A Judge's Guide To Divorce
Uncommon Advice From the Bench
Roderic Duncan, Judge
February 2007, 1st Edition
The inside scoop on divorce, from the judge who's seen it all!
“Whatever you do, try to keep your case out of divorce court." These key words set the stage for A Judge's Guide to Divorce, which exposes a system in which everyone loses -- especially the kids.
Fortunately, there's hope: A Judge's Guide to Divorce shows you how to reach your own agreements outside the courtroom, in the most civil manner possible. But if court is unavoidable, this book will help you at every step. Find out about:
- the alternatives to divorce court
- courtroom etiquette
- how and where to get legal help
- dividing property fairly
- determining alimony and child support
- settling custody and visitation issues
- enforcing court orders
- getting on with your life
Plus, listen to an interview with Judge Duncan and audio scenarios that can help you get through divorce without court.
(Note: Audio files are not included with the eBook)
A Judge’s Guide to Divorce delivers straight talk from someone who has witnessed the war zone of divorce court firsthand. Find out how to avoid it -- and what to do if you can’t.
“Highly recommended for all couples contemplating divorce...” - Judith Wallerstein, phD Author of What About the Kids? Raising your Children Before, During, and After Divorce
“Anyone who is even thinking about a divorce should read Judge Duncan’s book.” - Prof. Herma Hill Kay, Co-Author of Divorce Reform at the Crossroads
“Judge Duncan brings enormous experience, candor and wisdom to his theme—no one should let a judge make decisions during a divorce unless there is absolutely no better alternative...” - Attorney Pauline H. Tesler, Co-Author of Collaborative Divorce
Portions of this book have been adapted for the web on DivorceNet.com. See Divorce Advice from the Judge for a preview.
Roderic Duncan was appointed to the California Municipal Court in 1975, and he was elected to the California Superior Court bench in 1987. Over the years, he has been a lecturer and faculty member at two dozen educational programs for judges. In 1990, he was chosen the Judicial Officer of the Year by the California State Bar, Family Law Section. Since retiring from the bench in 1995, he has been doing private judging and mediation.
How to Use This Book
1. Stay Out of Divorce Court If You Can
- A Look Inside the System
- Why Divorces Don't Belong in Court
2. Consider Alternatives to Divorce Court
- Advantages to the Alternatives
- When Alternative Methods May Not Work
- A Look at the Alternatives
3. If You Must Go to Court, Follow These Tips
- Different Scenarios: Motions and Trials
- Tips on Making a Courtroom Presentation
4. Don't Get Hung Up on Fairness
- Why Divorce Courts Are Sometimes Unfair
- Judges' Subjectivity
- Structure of the Legal System
5. Know How and Where to Get Legal Help
- Deciding Whether to Go It Alone
- Legal Help Other Than Lawyers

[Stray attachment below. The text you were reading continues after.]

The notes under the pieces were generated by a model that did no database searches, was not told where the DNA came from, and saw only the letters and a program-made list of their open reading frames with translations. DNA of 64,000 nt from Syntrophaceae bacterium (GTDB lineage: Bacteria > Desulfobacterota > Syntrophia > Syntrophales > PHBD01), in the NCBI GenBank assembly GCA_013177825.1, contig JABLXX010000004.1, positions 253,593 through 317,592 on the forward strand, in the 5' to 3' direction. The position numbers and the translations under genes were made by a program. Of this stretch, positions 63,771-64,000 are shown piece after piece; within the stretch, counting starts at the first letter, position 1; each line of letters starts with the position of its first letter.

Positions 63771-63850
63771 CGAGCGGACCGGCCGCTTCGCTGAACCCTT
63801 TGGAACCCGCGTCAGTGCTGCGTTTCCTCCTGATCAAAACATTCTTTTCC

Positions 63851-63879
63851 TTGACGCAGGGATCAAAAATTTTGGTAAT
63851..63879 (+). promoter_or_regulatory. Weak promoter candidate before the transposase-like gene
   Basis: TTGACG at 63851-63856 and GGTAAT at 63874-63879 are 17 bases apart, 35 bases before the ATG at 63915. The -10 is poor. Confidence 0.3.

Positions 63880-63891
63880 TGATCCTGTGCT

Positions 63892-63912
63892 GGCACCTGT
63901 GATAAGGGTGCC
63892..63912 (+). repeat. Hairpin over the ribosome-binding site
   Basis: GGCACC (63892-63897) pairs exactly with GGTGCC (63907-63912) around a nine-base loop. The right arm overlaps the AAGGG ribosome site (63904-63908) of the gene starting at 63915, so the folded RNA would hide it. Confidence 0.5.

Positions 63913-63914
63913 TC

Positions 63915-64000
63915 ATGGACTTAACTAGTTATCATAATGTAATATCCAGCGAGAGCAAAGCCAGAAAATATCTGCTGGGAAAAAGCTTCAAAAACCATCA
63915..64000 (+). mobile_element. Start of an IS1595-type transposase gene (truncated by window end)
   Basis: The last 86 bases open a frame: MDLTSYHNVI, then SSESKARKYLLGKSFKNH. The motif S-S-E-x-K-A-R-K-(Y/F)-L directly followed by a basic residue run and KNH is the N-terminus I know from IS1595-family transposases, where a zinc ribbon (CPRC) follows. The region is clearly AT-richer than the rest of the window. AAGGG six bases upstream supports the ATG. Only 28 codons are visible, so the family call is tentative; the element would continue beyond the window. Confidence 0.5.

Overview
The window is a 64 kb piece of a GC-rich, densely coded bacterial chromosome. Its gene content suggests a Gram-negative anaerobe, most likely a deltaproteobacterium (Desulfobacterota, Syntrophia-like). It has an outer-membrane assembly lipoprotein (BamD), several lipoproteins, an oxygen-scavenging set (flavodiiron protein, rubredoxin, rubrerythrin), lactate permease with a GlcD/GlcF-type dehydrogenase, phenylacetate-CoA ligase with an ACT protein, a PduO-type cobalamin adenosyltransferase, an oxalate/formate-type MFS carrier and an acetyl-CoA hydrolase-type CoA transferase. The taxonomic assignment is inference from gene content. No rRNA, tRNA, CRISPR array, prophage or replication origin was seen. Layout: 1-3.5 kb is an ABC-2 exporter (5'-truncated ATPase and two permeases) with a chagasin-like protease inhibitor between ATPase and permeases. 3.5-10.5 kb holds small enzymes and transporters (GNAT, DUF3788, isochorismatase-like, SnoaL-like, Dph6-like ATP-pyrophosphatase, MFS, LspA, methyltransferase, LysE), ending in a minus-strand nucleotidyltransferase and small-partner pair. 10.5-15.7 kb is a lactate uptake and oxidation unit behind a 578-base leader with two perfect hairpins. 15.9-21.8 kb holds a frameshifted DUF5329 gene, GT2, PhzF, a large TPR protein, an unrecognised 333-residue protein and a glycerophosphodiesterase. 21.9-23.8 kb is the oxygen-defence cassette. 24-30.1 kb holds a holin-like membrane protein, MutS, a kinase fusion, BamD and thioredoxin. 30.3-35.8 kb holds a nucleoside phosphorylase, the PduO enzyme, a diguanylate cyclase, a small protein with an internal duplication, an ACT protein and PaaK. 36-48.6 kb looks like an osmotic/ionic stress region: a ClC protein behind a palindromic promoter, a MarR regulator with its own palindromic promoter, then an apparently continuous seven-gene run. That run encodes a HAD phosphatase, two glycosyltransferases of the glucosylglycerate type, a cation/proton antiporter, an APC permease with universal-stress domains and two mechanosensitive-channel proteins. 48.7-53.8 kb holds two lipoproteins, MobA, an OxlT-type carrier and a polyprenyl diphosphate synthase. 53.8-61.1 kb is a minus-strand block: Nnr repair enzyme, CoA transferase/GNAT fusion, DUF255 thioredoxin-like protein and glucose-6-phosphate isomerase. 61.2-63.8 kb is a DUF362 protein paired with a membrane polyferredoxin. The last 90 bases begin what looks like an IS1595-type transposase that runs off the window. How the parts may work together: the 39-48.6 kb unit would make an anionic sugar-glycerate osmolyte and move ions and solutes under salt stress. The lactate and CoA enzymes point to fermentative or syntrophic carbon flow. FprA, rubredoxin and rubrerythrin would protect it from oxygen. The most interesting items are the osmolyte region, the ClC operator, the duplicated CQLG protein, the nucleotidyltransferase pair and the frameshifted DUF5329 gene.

- Hiring a Lawyer
- Doing Your Own Legal Research
6. When Dividing Your Property, Don't Hide the Ball
- The High Cost of Hiding the Ball
- Laws on Dividing Property
- Dividing Your Own Property
- Putting It in Writing
7. Don't Waste Time Fighting Alimony
- Attitudes That Hurt
- Keeping Up With the Times
- The High Cost of Going to Trial
- The Alimony Amount
- Waiving Alimony
- Length of Time for Payments
- The Most Controversial Factor: Fault
- State Law Differences
- Modifying Alimony
- Enforcing Alimony Awards
8. Know What to Expect in Child Support
- The Changing Child Support System
- Determining Child Support
- What to Do When Circumstances Change
9. Settle Child Custody and Visitation Issues Sanely
- When Good Parents Do Bad Things
- The Child Issues: Time and Money
- Dealing With Disagreements
- Who Decides: You or the Judge?
- Custody Plan Basics
10. Enforce Orders and Deal With Violence Legally
- Enforcing Court Orders
- Remedies for Violations
- Dealing With Domestic Violence
11. Get On With Your Life
- Taking Care of Yourself
- Getting On With Your Life
Stay Out of Divorce Court If You Can
A Look Inside the System.............................................................. 6
Why Divorces Don’t Belong in Court............................................. 9
High Costs................................................................................ 10
Antagonism and Angst............................................................. 11
Harm to Children...................................................................... 11
Long Delays............................................................................. 13
Overloaded Calendars............................................................. 15
Wrong Decisions...................................................................... 17
Lying Witnesses....................................................................... 19
Disgruntled Judges.................................................................. 21
nless you’re very lucky, you probably won’t be able to totally avoid having to go into divorce court in the process of getting divorced, but you should do your best to make as little contact as possible with this jungle of bickering people, long delays, and harried and sometimes uninterested judges. This may sound like strange advice coming from a judge who happily spent most of his judicial career sitting behind the bench in a divorce court, but it is the best advice I can give you. I loved the work, but saw over and over again that the system stinks. Whatever you do, try to keep your divorce out of divorce court.